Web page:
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June 1971

Cellular Membranes: Structure and Regulation of Lipid Class Composition Species Differences, Changes With Age, and Variations in Some Pathological States

Author Affiliations

Duarte, Calif

From the Division of Neurosciences, City of Hope National Medical Center, Duarte, Calif. Dr. Yamamoto is now with the Second Department of Internal Medicine, Osaka University Medical School, Osaka, Japan.

Arch Intern Med. 1971;127(6):1105-1121. doi:10.1001/archinte.1971.00310180121018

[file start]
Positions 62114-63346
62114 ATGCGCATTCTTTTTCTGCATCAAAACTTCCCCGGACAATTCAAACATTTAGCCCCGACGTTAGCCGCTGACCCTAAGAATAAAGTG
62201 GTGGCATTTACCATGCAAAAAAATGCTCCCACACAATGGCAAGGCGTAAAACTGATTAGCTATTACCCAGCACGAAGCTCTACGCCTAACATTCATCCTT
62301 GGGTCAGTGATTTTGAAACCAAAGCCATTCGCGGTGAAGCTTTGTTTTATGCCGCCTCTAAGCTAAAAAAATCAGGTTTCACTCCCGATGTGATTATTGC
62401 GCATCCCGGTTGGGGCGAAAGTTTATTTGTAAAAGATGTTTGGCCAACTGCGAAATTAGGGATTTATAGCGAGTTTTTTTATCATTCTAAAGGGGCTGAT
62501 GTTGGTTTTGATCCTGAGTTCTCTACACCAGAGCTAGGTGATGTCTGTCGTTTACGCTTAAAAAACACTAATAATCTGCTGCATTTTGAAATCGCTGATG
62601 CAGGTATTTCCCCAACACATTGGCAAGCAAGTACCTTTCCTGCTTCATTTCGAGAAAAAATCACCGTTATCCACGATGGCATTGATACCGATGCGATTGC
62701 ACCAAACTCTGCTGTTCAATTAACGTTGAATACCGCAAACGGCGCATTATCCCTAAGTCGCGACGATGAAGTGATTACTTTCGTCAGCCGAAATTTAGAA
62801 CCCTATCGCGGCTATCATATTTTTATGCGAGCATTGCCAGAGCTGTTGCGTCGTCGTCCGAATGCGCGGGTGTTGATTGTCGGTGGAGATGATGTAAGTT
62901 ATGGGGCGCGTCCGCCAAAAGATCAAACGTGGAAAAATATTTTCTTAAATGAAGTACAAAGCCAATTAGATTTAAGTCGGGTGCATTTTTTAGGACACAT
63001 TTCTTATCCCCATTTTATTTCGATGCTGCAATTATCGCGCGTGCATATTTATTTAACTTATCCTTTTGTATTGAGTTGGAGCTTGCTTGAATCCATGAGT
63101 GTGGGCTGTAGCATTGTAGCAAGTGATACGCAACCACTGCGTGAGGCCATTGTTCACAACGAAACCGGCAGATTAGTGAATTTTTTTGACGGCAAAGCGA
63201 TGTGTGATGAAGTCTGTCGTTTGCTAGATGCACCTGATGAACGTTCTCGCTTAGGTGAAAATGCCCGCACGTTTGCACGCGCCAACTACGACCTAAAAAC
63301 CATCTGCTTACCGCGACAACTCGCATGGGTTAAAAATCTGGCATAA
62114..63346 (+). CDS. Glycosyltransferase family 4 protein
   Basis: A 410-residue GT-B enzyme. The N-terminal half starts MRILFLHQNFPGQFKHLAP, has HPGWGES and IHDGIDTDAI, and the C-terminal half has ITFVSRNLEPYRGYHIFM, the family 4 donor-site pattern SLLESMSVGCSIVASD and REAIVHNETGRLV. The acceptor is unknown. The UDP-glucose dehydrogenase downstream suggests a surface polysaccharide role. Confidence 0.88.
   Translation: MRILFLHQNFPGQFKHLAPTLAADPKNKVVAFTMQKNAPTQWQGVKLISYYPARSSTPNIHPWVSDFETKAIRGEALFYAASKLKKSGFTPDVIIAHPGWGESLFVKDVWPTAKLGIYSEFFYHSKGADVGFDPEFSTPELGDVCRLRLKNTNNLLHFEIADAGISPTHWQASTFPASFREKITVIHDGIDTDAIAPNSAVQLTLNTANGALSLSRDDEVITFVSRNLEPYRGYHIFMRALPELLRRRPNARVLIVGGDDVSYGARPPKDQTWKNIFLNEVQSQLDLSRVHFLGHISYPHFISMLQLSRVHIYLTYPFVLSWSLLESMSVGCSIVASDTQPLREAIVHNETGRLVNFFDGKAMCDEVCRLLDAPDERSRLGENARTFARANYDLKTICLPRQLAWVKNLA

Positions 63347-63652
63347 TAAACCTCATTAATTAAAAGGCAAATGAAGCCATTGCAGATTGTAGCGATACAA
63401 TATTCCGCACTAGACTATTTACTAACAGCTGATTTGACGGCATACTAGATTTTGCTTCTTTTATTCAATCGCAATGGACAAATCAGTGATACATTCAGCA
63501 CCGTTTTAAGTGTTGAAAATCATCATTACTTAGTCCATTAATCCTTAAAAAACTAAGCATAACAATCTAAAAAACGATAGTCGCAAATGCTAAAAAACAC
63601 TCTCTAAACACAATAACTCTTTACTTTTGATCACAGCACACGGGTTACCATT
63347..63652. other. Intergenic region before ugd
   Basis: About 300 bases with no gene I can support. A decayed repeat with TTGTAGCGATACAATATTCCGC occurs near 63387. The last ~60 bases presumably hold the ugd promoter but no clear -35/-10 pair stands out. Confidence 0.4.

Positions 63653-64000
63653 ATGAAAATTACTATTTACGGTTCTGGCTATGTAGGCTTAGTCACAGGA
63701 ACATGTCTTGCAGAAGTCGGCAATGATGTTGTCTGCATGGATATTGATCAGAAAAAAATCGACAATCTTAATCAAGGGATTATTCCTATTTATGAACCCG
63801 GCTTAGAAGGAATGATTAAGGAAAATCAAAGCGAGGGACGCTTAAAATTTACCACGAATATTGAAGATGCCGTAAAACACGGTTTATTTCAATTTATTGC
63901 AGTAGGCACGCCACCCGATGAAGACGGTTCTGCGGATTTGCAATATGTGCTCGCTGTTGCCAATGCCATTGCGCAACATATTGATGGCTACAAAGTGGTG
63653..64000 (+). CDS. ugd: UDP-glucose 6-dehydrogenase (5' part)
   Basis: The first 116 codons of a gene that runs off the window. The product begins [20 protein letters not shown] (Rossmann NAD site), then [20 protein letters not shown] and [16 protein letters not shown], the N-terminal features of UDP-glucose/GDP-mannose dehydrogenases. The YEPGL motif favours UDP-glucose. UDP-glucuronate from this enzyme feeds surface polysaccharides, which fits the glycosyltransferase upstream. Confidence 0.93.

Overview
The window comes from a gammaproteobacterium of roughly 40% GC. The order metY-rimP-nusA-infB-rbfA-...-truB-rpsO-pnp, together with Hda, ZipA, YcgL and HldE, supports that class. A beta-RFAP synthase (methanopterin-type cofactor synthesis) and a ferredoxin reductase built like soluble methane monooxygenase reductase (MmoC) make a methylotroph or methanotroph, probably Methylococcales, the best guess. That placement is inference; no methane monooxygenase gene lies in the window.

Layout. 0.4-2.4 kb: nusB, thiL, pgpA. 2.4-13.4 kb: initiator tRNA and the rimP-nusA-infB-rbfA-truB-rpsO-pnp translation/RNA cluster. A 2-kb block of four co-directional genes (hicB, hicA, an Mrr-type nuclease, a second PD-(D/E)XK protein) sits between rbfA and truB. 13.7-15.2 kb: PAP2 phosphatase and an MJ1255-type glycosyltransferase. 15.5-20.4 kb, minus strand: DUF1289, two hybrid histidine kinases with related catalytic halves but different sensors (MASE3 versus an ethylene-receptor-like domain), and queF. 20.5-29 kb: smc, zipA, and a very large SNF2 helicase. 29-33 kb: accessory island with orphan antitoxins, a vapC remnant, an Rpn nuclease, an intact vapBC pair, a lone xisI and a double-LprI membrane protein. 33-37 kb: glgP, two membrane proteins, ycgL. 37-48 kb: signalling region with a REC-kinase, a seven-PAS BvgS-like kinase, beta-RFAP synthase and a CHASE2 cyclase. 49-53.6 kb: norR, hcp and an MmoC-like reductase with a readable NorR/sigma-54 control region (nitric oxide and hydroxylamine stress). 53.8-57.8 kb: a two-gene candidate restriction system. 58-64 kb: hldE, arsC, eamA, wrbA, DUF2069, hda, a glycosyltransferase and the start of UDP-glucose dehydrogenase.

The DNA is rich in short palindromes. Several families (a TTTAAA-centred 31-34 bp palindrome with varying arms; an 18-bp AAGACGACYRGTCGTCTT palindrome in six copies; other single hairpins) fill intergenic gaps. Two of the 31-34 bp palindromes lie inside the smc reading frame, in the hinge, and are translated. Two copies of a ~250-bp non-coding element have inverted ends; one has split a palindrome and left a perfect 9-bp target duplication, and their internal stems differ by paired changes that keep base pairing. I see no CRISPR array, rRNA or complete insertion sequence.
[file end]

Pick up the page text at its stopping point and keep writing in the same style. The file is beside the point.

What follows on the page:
Total membrane mass and membrane lipid increase during differentiation. A novel but simple method of graphic analysis disclosed that each polar lipid class of vertebrate and invertebrate organs and fungal mycelia occurs at only seven different percentages except in organs in which relative proportions of the lipid classes change with age. Analysis of changes in relative proportions of lipid classes in human brain showed that, during myelination, cerebroside and sphingomyelin replace phosphatidyl choline, sulfatide replaces phosphatidyl ethanolamine, and phosphatidyl serine replaces other acidic phospholipids. Data for aorta, the lens of the eye, and the fruit fly disclosed, however, that phosphatidyl ethanolamine, phosphatidyl choline, and sphingomyelin can substitute for each other. Thus, there are only two general substitution groups. A new model for cell membrane structure consists of four lipid layers (each two molecules thick) and two protein layers in the sequence lipid-protein-lipid-lipid-protein-lipid. Membrane lipid class composition is determined in part

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